Stiff Little Fingers? Now that's a name to conjure with, but check out their version of Bob and Rita Marley's Johnny Was. Played it before and reminded me of why I first loved punk all those years ago. Anyhow, just to remind y'all that I'm at Urmston market this Saturday and Knutsford Market on Sunday, where I'll have my newbies of Monton, Manc-hattan and Stockport Alphabet. See you there, hopefully.
Christmas starts tomorrow (well it does for me) with the Great Northern Warehouse market just off Deansgate in Manchester. I’ll be there on Friday as well, then on Saturday and Sunday it’s off to Altrincham Market. I’ll have all my usual mounts, cards and magnets, plus my new Marple picture, along with a few blue versions of the ‘barth’ poster. See you there. www.statementartworks.comRead More
Local art for local people! Who needs fancy dan customers from the Cayman Islands when you can sell to lovely people on your doorstep? This week I supplied three framed A2 posters to Hatters Promotions who have just moved into new premises off Hillgate in Stockport, about half a mile from where I live. They now hang in the firm’s reception area. Hatters Promotions provide promotional merchandise for companies, from pens and mugs to hampers and bandanas (www.hatterspromotions.com). Two of my posters - London and Hats Off To Stockport - are pictured here along with the Teddy, who belongs to Jo Shippen, the boss of the company! Also, I’ve just finished my Rochdale poster, which, naturally, has to feature the town’s most famous export - the Co-operative movement! Those handsome people in the poster are my friends and neighbours, the Cook family!Read More
Although I'd driven through it a thousand times on the way to the amazing Vernon and Woodbank parks, I'd never noticed the old Battersby hat factory in Offerton, Stockport, just along from the Finger Post pub. It's got that striking water tower - but more importantly the giant letter B on two sides. What a godsend for an idea for a poster, which I think has a definite world war 2 look about it. While the tower was the inspiration, I have to thank the lovely Imogen Francesca Hart, one of my fellow traders, who was the model for the poster. Chorlton-based Imogen is the boss of The Sardinistas, which specialises in Portuguese products, especially those fabulous tinned sardines. The first prints of the Offerton poster will be produced next week, but I am also doing a limited edition of 20 specially marked A2 posters, which I am selling ready framed for £150. www.statementartworks.comRead More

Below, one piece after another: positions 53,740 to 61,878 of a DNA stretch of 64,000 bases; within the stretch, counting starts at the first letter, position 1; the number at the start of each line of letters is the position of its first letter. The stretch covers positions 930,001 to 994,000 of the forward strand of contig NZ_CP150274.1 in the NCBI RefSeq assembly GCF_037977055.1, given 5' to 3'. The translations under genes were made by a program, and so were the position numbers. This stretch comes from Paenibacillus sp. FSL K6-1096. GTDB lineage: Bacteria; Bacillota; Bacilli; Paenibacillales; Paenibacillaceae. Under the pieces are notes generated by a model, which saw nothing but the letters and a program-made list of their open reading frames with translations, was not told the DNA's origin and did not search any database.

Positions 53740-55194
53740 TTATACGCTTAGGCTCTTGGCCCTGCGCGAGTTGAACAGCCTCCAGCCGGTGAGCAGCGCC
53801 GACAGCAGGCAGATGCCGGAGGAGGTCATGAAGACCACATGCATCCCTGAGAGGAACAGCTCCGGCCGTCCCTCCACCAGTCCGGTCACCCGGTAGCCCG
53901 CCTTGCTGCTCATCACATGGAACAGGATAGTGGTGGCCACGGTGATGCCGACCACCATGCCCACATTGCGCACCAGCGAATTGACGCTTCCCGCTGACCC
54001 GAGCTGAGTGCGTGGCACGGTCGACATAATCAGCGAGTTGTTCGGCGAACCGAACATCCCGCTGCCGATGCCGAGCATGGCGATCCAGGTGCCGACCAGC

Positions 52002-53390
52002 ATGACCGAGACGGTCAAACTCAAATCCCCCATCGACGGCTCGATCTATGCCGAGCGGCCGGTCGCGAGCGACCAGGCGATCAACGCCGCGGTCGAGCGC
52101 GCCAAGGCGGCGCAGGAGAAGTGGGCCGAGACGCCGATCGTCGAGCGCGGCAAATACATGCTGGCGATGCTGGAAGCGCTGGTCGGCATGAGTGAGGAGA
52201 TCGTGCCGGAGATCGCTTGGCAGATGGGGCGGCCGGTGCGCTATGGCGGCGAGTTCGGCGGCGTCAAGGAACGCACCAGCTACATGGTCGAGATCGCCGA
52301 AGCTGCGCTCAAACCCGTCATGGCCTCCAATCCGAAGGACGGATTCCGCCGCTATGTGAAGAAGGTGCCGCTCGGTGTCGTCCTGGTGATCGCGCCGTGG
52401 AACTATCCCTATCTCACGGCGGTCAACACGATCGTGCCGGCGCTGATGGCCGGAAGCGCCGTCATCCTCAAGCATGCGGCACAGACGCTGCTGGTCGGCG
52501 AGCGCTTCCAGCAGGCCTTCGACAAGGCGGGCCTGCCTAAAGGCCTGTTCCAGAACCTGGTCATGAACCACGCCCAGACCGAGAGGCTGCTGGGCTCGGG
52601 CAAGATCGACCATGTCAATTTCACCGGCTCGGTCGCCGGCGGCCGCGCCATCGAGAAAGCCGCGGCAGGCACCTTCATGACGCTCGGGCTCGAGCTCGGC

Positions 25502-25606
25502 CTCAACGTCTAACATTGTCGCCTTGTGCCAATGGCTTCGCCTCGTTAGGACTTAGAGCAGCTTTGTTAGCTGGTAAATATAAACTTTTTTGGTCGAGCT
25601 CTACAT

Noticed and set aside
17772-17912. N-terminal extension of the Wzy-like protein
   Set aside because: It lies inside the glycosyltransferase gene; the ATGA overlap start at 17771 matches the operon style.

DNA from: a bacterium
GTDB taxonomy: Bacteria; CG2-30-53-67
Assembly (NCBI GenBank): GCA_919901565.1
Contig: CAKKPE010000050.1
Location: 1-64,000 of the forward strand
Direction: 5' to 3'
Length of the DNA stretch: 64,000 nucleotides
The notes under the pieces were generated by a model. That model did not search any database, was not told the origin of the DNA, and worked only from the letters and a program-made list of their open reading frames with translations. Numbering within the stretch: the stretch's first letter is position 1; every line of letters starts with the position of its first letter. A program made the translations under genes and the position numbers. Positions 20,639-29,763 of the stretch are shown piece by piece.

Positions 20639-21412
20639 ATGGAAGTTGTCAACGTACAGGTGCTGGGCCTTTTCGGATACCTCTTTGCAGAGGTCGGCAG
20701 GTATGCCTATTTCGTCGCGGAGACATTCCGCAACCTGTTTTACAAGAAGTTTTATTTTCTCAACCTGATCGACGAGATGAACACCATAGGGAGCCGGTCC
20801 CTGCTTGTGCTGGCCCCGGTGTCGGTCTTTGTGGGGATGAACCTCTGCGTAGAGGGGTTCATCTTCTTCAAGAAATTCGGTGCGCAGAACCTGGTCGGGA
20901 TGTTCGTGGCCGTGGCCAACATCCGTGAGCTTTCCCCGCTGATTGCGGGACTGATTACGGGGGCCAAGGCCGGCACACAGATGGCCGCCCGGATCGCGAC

Put your loved one's name in
the Manchester hall of fame!
I started doing them as presents for friends, but now they are taking off with the public - my bespoke Manchester Alphabet posters. So in this example, I've changed the original P is for....to P is for Phil Jones, who is my mate over the road. I've added some other details and used his name in the headline too. All I charge for the work is an extra tenner on top of the framed and poster prices. Just contact me on firstname.lastname@example.org if you fancy having one done for you, a friend or relative. And if you live in Sale, check out my Sale poster on www.statementartworks.com - the strap line at the bottom could easily carry your name or street or both!